To determine if yeast that express a high-affinity TCR could be isolated using this density centrifugation approach, we took advantage of a high-affinity mutant of the 2C-TCR, 2C-m80, which was engineered previously using yeast display and binds to the pMHC antigen SIYR/Kb with a KD value of 150 nM (Holler et al., 2003). As a control, yeast cells that display the scTCR C18-1, which does not bind to SIYR/Kb, were used. Approximately 106 yeast expressing 2C-m80 or C18-1 were incubated with T2-Kb cells alone (without peptide) or with SIYR-loaded T2-Kb cells, and the cell mixture was layered onto Ficoll-Paque. Following centrifugation, the discrete interface layer was removed, allowed to incubate, and layered onto another tube of Ficoll-Paque. After this second centrifugation, the cells at the interface were again collected. Aliquots from both density selections and the original yeast cell sample were plated on sorbitol medium in order to quantitate the percentage of 2C-m80 or C18-1 yeast cells that were recovered from the APC interface layer. As shown in Figure 1a, a substantial fraction (16%) of yeast expressing the high affinity 2C-m80 TCR remained at the interface following the first centrifugation, and 8% of the yeast remained following the second centrifugation. This retention was SIYR/Kb dependent, as only 0.1% of the high-affinity 2C-m80 yeast was recovered when T2-Kb cells were used in the absence of the SIYR peptide. Furthermore, only 0.1% of yeast expressing the control C18-1 scTCR were recovered, indicating that the high affinity binding of the yeast 2C-m80 TCR to SIYR-Kb on the surface of the APCs was responsible for retaining these yeast at the APC interface layer.
Quantitative analysis of enrichment and selection potential
Given that yeast bearing the high affinity TCR, but not irrelevant yeast, were retained at the interface, we next addressed whether or not density differential centrifugation could be used for selection or enrichment methods. A library selection process was simulated by attempting to isolate high affinity mutants among an excess of non-binding yeast. In one experiment, 2C-m80 yeast were mixed with non-binding C18-1 yeast at a ratio of 1 to 1000, and this mixture was incubated with SIYR-loaded T2-Kb cells and subjected to two sequential rounds of centrifugation through Ficoll-Paque (as described above). The ratio of binding to non-binding yeast, before and after centrifugation, was monitored by flow cytometry using antibodies specific for the Vβ region of either 2C or C18. As expected, yeast cells that displayed the 2C-m80 in the pre-centrifugation 1 to 1000 mixture were undetectable by flow cytometry. Remarkably, almost all yeast recovered from the interface following centrifugation expressed the 2C-m80 TCR (Figure 1b). Thus, this procedure yielded almost 1000-fold single pass enrichment.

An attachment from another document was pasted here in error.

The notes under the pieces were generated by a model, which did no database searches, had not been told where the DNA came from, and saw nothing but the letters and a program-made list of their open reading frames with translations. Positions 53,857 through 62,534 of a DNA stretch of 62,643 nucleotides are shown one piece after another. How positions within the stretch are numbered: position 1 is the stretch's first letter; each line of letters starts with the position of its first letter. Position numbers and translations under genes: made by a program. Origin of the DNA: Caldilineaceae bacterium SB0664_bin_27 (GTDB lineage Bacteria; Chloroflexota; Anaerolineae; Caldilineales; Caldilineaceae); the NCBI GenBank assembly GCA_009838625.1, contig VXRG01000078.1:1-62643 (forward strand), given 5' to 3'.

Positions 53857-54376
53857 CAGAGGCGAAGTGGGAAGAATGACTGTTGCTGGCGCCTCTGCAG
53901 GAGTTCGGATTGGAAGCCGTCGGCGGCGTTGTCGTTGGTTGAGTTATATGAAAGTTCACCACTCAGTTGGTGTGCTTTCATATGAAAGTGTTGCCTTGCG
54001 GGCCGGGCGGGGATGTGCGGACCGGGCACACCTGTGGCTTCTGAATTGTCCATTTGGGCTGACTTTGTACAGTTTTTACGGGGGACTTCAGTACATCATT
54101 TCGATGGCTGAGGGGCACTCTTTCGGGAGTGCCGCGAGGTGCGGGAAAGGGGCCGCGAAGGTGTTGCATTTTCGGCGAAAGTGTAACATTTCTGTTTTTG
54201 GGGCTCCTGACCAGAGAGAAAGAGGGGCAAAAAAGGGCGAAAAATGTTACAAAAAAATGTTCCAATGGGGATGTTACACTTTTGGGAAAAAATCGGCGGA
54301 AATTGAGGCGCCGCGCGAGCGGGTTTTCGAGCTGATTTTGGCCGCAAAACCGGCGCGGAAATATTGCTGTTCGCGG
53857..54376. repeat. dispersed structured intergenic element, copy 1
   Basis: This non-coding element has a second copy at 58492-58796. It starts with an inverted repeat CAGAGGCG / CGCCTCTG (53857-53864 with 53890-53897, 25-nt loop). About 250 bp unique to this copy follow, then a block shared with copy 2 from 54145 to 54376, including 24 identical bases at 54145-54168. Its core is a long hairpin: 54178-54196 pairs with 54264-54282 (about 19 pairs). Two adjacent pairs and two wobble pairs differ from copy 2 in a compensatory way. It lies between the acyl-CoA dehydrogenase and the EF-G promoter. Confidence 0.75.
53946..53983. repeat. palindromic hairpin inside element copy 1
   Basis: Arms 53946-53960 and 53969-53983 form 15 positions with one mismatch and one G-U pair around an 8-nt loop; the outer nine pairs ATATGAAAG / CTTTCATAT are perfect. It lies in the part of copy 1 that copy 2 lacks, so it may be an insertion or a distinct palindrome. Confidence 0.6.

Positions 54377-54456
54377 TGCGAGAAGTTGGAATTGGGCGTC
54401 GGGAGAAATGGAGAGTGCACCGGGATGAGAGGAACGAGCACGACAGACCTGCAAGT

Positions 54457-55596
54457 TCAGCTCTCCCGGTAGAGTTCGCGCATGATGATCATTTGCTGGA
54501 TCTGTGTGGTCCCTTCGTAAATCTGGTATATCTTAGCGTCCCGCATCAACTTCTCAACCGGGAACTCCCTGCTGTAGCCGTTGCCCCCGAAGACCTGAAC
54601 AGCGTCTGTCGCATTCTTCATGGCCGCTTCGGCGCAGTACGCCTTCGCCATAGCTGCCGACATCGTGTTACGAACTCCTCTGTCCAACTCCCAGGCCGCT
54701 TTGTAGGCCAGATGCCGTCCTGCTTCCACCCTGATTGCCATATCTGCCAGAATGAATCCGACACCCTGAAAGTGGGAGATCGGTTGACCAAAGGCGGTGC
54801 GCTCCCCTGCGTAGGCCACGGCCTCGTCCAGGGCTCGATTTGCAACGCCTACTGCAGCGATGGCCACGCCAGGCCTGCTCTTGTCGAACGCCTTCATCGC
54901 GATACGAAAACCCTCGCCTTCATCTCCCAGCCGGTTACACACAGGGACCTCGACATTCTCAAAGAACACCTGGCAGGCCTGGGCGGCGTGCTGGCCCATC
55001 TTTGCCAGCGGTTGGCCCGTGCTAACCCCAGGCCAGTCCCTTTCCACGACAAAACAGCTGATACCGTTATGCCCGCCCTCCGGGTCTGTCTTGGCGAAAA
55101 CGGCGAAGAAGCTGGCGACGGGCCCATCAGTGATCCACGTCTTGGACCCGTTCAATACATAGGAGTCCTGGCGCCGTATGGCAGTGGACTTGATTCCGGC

Based on this success, we sought to determine if the procedure would work with a different high-affinity TCR, and if the procedure would be capable of selecting high-affinity binders that might be even more rare (e.g. 1 in 10 000 or 1 in 100 000). Here, we used yeast that express the high-affinity 2C TCR mutant 2C-m6, that binds to a different ligand, QL9/Ld, with a KD value of 6 nM. Yeast cells that express 2C-m6 were mixed at different ratios with excess C18-1 yeast. These yeast cell mixtures were incubated with QL9-loaded T2-Ld APCs, and the cells were subjected to two sequential rounds of centrifugation through Ficoll-Paque as described above. The ratio of 2C-m6 yeast to C18-1 yeast was monitored as described above, before and after centrifugation, by flow cytometry. Because these ratios are potentially subject to stochastic variations in the number of ‘binders’ (e.g. the starting populations contained only 10 or 100 yeast cells that could bind the APC), the selection procedure was performed in triplicate for both the 1:10 000 and 1:100 000 experiments. In each case, one of the three replicates yielded detectable enrichment following the second centrifugation, as evidenced by the population of yeast that stain positive for an antibody that recognizes 2C but not C18 (Figure 2). These results indicate that it is possible to isolate very rare high affinity mutants. It was not surprising that enrichment of a starting population consisting of only 10 or 100 desired cells in 106 is less consistent than when 1000 high affinity cells were present in the sample. Such variation can be minimized by over-sampling libraries that might contain rare mutants.